Last week I wrote of how we found our lost dog, Patsy, after she had been missing for eight days. We caught up with her on Highway 141 S near the community of Centerville north of Lebanon.
She was a good five miles from home. (Last week I wrote “Highway 241 S.” My bad.) The only way she could have gotten there was to cross the bridge north of Hartsville or swim the Cumberland River. It must have been quite an ordeal for her. She looked a bit “shell shocked” when I finally loaded her into my car for the return home.
Because her dog pen had been destroyed by the falling of a massive hackberry tree, we were forced, temporarily, to house her, and her male companion, Quick Dog, in a 16 ft. cattle trailer.
Here’s where the story takes a decided turn.
I wrote last week that Quick Dog is a type “A” personality. When he hears the sound of a 4-wheeler he temporarily loses his mind. He runs and barks and whines, and then, in his utter excitement, he attempts to tears limbs off trees. That’s right. No tree limb under 7 ft. off the ground is safe.
When he launches himself into the air it is like a sail fish clearing the ocean’s surface. When he returns to earth with a mouth-full of leaves, he recovers and goes at it again. Sometimes in his excitement he turns on Patsy.
Well, the confinement of the cattle trailer must have been too much for him. A few mornings after Patsy’s return I discovered a deep wound on Patsy’s neck. It was ugly and would require the attention of a veterinarian.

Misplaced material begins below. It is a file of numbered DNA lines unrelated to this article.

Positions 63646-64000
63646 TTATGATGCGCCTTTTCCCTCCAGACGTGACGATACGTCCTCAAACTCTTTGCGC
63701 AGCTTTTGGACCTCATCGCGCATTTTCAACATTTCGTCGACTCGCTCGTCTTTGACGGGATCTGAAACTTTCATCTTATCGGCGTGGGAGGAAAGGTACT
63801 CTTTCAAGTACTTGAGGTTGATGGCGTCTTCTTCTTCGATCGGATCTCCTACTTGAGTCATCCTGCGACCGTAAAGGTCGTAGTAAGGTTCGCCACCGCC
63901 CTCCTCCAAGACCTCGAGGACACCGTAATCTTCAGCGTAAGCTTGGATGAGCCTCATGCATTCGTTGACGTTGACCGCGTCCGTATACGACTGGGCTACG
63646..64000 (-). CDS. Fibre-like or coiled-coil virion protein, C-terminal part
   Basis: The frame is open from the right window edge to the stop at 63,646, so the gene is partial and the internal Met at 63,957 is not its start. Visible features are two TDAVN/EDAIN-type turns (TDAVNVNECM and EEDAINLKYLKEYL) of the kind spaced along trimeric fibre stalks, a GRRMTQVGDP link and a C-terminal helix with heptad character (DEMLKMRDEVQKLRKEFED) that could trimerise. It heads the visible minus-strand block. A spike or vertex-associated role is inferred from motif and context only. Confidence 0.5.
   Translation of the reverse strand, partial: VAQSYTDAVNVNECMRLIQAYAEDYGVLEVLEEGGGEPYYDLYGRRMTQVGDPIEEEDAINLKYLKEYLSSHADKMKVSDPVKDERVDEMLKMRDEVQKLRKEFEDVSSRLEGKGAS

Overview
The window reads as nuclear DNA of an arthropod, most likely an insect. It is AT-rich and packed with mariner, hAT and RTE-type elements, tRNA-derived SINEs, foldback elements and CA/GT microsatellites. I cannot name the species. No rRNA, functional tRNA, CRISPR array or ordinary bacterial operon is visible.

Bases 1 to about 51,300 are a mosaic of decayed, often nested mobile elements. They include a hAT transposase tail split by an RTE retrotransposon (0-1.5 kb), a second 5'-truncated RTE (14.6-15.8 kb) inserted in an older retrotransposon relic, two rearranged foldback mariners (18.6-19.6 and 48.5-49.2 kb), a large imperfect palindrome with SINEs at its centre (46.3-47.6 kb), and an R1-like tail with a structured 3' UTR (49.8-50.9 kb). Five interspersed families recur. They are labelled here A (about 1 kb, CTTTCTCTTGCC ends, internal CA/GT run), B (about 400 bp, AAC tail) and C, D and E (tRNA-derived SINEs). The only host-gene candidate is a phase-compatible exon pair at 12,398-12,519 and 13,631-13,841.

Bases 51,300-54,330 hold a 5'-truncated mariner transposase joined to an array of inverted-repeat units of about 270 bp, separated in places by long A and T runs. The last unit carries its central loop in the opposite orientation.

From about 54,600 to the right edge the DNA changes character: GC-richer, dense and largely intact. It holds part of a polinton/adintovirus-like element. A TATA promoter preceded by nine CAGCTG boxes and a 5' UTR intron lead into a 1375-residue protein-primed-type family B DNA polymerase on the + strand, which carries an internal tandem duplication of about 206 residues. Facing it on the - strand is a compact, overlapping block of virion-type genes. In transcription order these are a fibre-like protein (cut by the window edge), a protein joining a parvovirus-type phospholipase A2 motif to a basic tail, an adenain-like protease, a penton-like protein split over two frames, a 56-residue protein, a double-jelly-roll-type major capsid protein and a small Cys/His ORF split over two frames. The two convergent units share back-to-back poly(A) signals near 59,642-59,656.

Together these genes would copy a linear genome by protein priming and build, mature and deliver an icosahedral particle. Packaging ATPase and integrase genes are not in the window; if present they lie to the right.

So, off to the veterinarian we went. I digress here to say during the Covid-19 crisis our local veterinarian office was one of the busiest places in town. And things have not slowed down.
I dropped Patsy off for stitches. Her surgery was delayed until late in the day. She stayed over-night. I picked her up on the next morning. The wound site required a drain which would need to be removed in a few days.
My friendly vet tech gave me proper instructions on caring for Patsy going forward along with a two- week supply of antibiotics and a month’s supply of pain medication.
When I returned on the appointed day to have the drain removed I received the bill for services rendered. Ouch!
My friend, and former college classmate, Dr. Mike Harris, DVM, who grew up in Gladeville, Tenn., graduated from Auburn University School of Veterinary Medicine. He performed his first practice of veterinary medicine in Austin, Texas.
Dr. Mike once told me he quickly learned while in Austin there were three categories of clients who sought his services. Category #1 brought in their pet and said, “If it’s going to cost under $100, fix her.” Category #2 said “If it’s going to cost over $100, put him down.” And then, there was category #3, who came in the office, placed their Gold Master Card on the counter and said “Take care of “Fifi!”
I do not fall into Category #3. I think I fall somewhere between category #1 and category #2. I know I love my dogs.
And here I’ve been, for the last few years, fretting over which Medicare supplements I should buy for myself when I should have been looking into pet accident and health insurance for my dogs. Of course, I’ll be wanting a small co-pay and a reasonable deductible.
When I set the appointment for Patsy to have her stiches taken out, I gave the vet tech the go-ahead to give Patsy a summer haircut. After all she has been through I figured she deserved a little pampering.
I’ll bet grooming is not covered by pet health insurance.
Jack McCall is a motivational humorist, southern storyteller and author. A native Middle Tennessean, he is recognized on the national stage as a “Certified Speaking Professional.” Copyright 2020 by Jack McCall